What happens to MDs in trouble? Hundreds just move on to another state
When doctors get in trouble for repeatedly malpracticing on patients, what do they do? Many mosey down the road and practice elsewhere. That’s because the professional licensing system is a state-by-state patchwork, with a lax and unworkable national reporting system.
The Milwaukee Journal-Sentinel and MedPage Today deserve credit for digging into medical boards across the country to find at least 500 hop-scotching and problematic practitioners including:
- A Colorado doctor, whose care of a multiple sclerosis patient causes four other MDs to complain to the state medical board when the patient died in 2011. The board and the doctor agreed he was “permanently inactivating” his license in 2014, meaning he can’t ever get it back. But the doctor also practices in Florida, where he works with no restrictions, despite malpractice lawsuits from seven other patients in two states, all accusing him of MS misdiagnoses.
- A New York plastic surgeon who had sex with a patient, had his license suspended for three years, and is permanently ordered to have a chaperone present whenever treating any female patients in the Empire State. But he operates free of medical restrictions in Wisconsin, where he was appointed to an endowed chair at the University of Wisconsin-Madison, funded in part by billionaire Diane Hendricks, a patient and major political contributor to Gov. Scott Walker.
- A Missouri hospice doctor, who shows on state regulators’ sites without disciplinary history, nor red flags. But in Illinois, where a medical board official once called him an “imminent danger to the public,” families of three dead patients remain haunted by his “therapies.” He’s still in practice, despite prescribing massive amounts of pre-surgery laxatives to infants and failing to act in the case of an older woman with a blood infection.
The news organizations, stepping back to see common issues among the more than 500 troubling doctors it identified, reported that the single biggest reason that boards took action against these practitioners was for “medical errors or oversights. One fifth of the cases were a result of putting patients in harm’s way. All have slipped through a system that makes it difficult for patients, employers and even regulators in other states to find out about their troubling pasts.”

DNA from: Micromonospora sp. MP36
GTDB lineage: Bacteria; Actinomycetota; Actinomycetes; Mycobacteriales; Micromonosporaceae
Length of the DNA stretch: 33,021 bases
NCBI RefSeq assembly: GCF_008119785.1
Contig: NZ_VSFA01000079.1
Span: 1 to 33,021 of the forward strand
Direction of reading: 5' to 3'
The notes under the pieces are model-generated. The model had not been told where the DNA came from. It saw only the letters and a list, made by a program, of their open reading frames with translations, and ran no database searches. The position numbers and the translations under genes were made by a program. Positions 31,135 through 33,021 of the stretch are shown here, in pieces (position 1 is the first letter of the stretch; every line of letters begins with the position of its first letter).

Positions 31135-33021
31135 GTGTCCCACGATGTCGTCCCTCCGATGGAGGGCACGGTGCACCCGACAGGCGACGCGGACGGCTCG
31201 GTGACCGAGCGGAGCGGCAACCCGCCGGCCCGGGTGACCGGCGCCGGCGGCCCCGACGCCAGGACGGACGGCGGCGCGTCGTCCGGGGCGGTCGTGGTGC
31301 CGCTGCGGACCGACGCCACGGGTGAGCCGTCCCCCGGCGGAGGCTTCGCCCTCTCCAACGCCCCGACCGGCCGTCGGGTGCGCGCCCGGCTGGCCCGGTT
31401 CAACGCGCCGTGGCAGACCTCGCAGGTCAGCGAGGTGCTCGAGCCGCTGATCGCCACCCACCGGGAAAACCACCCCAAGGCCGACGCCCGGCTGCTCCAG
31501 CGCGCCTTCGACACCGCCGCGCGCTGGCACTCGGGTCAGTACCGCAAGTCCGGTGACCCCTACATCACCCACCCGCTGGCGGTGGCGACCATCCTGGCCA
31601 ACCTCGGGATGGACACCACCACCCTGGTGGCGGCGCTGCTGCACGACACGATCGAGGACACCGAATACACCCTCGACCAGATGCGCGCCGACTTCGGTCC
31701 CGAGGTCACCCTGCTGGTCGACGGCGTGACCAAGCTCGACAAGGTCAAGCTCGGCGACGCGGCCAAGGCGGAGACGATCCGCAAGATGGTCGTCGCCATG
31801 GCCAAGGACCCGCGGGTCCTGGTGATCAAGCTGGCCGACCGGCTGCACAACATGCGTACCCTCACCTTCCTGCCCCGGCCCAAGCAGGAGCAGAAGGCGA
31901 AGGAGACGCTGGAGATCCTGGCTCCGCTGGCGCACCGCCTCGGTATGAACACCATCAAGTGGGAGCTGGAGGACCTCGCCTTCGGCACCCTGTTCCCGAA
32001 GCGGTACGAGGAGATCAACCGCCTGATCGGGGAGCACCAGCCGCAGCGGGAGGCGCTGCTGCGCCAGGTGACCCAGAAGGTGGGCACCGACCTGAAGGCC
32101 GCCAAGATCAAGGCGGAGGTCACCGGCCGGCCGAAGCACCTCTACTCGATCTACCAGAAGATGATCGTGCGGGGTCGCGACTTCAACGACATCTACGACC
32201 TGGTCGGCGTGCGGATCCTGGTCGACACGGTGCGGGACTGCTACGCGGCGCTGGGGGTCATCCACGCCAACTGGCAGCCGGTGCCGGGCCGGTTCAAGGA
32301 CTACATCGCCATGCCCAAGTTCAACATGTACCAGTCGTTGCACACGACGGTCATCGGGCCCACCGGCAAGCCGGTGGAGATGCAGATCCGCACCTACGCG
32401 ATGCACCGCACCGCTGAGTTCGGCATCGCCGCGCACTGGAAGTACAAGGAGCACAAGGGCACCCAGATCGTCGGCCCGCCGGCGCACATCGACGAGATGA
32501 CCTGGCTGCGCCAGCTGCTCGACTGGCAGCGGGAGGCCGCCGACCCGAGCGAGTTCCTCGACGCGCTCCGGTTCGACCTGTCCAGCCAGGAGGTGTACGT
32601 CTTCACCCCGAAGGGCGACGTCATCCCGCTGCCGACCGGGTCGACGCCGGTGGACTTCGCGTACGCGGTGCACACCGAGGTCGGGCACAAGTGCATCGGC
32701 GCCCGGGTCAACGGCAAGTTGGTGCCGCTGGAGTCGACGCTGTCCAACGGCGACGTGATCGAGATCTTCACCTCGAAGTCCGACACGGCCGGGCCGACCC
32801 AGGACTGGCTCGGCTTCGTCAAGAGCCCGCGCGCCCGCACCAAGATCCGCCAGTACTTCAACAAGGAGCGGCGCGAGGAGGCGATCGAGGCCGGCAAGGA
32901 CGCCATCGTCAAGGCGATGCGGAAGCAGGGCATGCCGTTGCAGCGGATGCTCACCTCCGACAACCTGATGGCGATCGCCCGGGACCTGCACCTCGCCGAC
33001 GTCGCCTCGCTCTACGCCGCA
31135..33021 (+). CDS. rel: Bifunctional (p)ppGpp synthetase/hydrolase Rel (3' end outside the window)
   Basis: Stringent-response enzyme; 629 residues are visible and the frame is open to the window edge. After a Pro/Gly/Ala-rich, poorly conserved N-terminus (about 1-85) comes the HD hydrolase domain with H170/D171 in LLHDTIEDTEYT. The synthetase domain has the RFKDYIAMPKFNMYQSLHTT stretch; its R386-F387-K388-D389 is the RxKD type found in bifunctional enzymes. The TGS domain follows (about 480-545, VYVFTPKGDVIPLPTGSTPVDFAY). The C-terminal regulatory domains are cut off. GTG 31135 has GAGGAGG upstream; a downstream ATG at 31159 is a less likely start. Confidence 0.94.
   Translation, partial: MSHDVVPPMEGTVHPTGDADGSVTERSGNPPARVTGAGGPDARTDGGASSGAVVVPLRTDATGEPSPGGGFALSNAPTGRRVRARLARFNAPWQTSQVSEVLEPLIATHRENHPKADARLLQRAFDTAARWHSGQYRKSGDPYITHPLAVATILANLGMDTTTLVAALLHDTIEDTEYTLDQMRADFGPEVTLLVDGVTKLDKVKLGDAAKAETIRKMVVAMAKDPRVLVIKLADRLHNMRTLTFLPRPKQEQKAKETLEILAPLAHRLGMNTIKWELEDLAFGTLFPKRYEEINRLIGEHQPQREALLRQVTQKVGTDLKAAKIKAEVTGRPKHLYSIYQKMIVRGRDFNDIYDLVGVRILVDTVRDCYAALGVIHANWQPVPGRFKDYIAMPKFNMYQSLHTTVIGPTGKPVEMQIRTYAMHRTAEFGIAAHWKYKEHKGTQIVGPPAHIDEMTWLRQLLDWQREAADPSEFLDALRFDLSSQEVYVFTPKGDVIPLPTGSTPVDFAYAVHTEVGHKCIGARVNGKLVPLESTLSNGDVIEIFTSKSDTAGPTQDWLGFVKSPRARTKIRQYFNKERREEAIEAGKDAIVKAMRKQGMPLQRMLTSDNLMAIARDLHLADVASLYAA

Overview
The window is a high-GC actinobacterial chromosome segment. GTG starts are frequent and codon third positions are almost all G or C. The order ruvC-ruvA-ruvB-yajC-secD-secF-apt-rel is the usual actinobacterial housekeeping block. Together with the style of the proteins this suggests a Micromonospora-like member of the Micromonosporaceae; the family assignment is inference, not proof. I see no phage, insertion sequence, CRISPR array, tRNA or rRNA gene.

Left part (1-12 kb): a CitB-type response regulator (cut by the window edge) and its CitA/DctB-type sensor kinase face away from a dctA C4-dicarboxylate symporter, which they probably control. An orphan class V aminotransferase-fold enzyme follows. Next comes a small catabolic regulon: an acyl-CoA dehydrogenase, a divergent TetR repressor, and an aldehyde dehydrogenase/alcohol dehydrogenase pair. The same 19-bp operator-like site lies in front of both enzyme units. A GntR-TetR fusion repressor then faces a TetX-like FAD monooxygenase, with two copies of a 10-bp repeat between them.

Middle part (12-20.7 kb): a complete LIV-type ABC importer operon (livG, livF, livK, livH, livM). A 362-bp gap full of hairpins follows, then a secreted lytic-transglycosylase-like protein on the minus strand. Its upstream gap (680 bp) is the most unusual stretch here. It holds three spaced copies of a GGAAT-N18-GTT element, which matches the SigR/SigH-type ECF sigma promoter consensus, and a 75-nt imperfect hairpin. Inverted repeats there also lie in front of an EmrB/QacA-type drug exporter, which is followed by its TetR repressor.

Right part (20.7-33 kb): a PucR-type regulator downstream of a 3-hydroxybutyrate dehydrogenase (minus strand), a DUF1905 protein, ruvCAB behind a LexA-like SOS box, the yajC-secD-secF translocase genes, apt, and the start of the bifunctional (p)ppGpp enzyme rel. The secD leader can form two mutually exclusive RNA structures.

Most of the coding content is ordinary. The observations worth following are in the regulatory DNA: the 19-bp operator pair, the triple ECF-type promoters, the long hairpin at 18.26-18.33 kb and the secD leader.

The National Practitioner Data Bank, a creaky and 30-year-old system (whose home page is shown in photo, above), is supposed to help inform hospitals and state boards about problem doctors, the investigation found, adding:
But it has never been available to the public, provides only portions of troubled medical backgrounds and even state medical boards rarely turn to it. Some officials weren’t aware of the misconduct of doctors licensed in their state until it was brought to their attention by reporters. In an age of transparency and big data, consumers can tap into a wealth of information online to make choices about everything from choosing a restaurant to hiring a painter. But patients will have a difficult time finding out how many times their doctor has been sued for malpractice, slapped with a disciplinary action or hit with the loss of hospital privileges. They may not even be able to find out if their doctor has been charged with a crime.
It’s also not a good thing when, as the investigation shows, states’ oversight of doctors itself is a hash, a mish-mash that leaves geography a bigger determinant of patients’ protection over common sense. Why do neighboring states like Georgia and North Carolina have such disparities in not only what they demand of doctors and their practices but also how they police them and inform the public of problem practitioners? “Imbalances” in quality controls are greatest in these two states among the 50, say the Journal Sentinel and MedPage Today.
In my practice, I see the major harms that patients suffer while seeking medical services, and it is unacceptable that doctors and hospitals don’t act to rid their profession of its dangerous practitioners.
The doctors’ shift-and-shaft incidences, sadly, are a recurring bane, which flares up not just nationwide, but also regionally and even in a metro area, where a bad doctor can move from hospital to hospital harming patients. It’s also no secret, and a long time unresolved woe, the weak regulation by state medical boards of bad MDs.
Doctors may beef a lot about medical malpractice lawyers like me, and accuse the civil justice system, wrongly and without evidence, of helping to hike health care costs, for example, by forcing higher malpractice insurance prices. They might better spend their time protecting patients and curtailing malpractice costs by busting their bad peers out of their ranks. Physician, heal thyself.